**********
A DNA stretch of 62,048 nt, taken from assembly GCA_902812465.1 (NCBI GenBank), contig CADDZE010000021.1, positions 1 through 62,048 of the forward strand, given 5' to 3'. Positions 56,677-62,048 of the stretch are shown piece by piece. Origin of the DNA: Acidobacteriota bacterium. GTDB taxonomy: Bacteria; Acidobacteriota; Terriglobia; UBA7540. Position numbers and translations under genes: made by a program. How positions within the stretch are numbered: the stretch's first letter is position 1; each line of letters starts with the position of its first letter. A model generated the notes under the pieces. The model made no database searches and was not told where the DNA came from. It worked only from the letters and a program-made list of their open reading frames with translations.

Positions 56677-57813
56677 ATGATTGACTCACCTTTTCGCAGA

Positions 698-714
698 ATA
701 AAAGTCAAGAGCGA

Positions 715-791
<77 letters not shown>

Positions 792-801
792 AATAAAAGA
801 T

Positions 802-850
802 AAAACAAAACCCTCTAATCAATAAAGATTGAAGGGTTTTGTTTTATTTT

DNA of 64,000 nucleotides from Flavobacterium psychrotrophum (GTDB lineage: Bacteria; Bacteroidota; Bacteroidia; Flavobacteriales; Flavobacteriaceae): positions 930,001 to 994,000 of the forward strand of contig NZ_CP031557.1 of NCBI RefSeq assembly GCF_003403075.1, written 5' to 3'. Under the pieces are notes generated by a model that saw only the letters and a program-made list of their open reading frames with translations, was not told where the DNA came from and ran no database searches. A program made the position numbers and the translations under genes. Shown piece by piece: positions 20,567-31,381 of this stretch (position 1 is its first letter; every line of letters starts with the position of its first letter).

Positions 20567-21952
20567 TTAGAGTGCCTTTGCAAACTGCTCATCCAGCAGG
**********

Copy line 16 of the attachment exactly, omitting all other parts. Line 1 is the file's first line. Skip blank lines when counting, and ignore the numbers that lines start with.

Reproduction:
20567 TTAGAGTGCCTTTGCAAACTGCTCATCCAGCAGG